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Laurence Goldstein

 

continued

But I think most readers will remember the poems in the first section of Goldstein's book, which combine recollections of his childhood in southern California with a nostalgia for the postwar cinematic world. In "Thanks for the Memories," for instance, he describes a moment captured in a family photo: "this photo of Bob and Bing arm in arm / with my mother's sisters, circa 1947, / on some avenue in the Adams district of L.A." Hope and Crosby were just driving by a family picnic, probably, and decided to give the folks a thrill. But Goldstein understands what the movies have done more completely than the stars themselves:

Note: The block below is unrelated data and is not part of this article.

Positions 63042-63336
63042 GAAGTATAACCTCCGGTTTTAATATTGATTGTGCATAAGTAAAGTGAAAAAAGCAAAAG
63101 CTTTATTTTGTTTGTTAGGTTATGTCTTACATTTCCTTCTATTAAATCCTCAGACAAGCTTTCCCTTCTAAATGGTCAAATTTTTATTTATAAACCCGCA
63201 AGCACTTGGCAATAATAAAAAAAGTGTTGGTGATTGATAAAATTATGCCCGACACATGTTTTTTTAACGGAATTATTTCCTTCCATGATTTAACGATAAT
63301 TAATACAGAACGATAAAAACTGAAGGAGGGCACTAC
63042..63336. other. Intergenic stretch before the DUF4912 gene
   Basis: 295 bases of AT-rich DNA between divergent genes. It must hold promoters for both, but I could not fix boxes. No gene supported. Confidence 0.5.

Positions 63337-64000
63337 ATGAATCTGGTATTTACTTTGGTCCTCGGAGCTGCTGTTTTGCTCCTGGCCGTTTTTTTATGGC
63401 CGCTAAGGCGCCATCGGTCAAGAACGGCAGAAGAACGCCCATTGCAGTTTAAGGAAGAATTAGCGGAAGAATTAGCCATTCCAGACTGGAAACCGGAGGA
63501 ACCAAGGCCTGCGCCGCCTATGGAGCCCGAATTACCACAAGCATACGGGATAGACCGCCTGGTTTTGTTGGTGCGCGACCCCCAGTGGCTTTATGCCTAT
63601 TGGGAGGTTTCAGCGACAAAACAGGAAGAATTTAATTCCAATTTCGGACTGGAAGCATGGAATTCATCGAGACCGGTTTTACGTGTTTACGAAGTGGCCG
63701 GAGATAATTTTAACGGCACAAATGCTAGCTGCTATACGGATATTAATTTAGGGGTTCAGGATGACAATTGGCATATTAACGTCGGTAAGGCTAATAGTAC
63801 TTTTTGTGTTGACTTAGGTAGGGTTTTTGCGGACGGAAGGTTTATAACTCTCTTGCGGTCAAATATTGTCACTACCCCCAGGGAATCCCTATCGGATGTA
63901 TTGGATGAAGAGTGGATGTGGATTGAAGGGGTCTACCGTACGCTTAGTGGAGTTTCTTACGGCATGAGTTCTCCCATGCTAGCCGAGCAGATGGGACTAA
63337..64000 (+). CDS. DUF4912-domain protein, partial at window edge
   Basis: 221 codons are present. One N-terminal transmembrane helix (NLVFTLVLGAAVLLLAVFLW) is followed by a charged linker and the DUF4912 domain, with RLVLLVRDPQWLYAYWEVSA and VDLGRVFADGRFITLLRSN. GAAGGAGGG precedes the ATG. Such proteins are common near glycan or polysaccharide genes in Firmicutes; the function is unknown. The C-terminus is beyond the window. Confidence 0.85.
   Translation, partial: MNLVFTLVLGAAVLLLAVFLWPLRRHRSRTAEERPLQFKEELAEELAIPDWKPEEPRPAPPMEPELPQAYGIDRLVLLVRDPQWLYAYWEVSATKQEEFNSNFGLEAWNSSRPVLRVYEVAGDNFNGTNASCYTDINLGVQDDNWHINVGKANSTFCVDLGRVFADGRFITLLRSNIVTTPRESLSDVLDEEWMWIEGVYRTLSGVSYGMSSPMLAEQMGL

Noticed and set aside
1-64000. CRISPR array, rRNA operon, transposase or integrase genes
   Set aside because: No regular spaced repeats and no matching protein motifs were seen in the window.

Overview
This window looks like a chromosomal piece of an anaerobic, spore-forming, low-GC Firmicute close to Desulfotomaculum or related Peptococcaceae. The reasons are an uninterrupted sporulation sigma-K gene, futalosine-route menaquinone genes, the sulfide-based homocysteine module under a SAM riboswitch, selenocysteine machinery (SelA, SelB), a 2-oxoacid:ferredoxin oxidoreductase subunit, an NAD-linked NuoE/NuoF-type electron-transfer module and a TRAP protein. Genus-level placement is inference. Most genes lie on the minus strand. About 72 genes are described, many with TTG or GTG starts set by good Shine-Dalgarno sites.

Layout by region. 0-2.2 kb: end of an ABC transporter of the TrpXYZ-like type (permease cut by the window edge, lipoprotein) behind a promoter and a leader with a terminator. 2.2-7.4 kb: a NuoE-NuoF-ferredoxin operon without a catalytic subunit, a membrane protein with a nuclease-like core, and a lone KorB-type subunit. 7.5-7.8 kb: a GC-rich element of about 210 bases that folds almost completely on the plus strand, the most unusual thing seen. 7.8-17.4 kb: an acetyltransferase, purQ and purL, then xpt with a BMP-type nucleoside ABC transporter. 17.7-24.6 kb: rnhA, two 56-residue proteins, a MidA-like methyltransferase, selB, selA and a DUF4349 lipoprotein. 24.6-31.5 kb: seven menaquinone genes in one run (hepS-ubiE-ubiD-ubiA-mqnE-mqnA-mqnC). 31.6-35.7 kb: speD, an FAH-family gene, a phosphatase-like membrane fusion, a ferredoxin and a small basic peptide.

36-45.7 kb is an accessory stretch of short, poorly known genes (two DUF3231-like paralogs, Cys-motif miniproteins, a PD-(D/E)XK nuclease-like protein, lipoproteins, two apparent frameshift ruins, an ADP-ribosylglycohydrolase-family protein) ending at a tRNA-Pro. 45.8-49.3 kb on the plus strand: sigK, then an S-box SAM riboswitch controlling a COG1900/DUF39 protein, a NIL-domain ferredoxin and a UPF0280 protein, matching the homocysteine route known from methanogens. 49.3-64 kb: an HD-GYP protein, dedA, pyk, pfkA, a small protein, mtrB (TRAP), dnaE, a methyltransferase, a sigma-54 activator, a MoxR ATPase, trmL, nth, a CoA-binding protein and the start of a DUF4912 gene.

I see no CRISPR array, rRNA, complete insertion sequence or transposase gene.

How could it happen? What did it mean?
That on a whim the nation's most familiar
voices and faces would mix their charisma
with ordinary folk and make a still
for generations of the Soltot clan to set on shelves,
to share with guests, to freeze a perfect moment
in the full sunshine of postwar California.


The movies intersect the real and then become our reality, or at least our memory of it.

Laurence Goldstein reads from A Room in California at the U-M Residential College Auditorium on Thursday, October 6.

[Review published October 2005]    (end of article)

 

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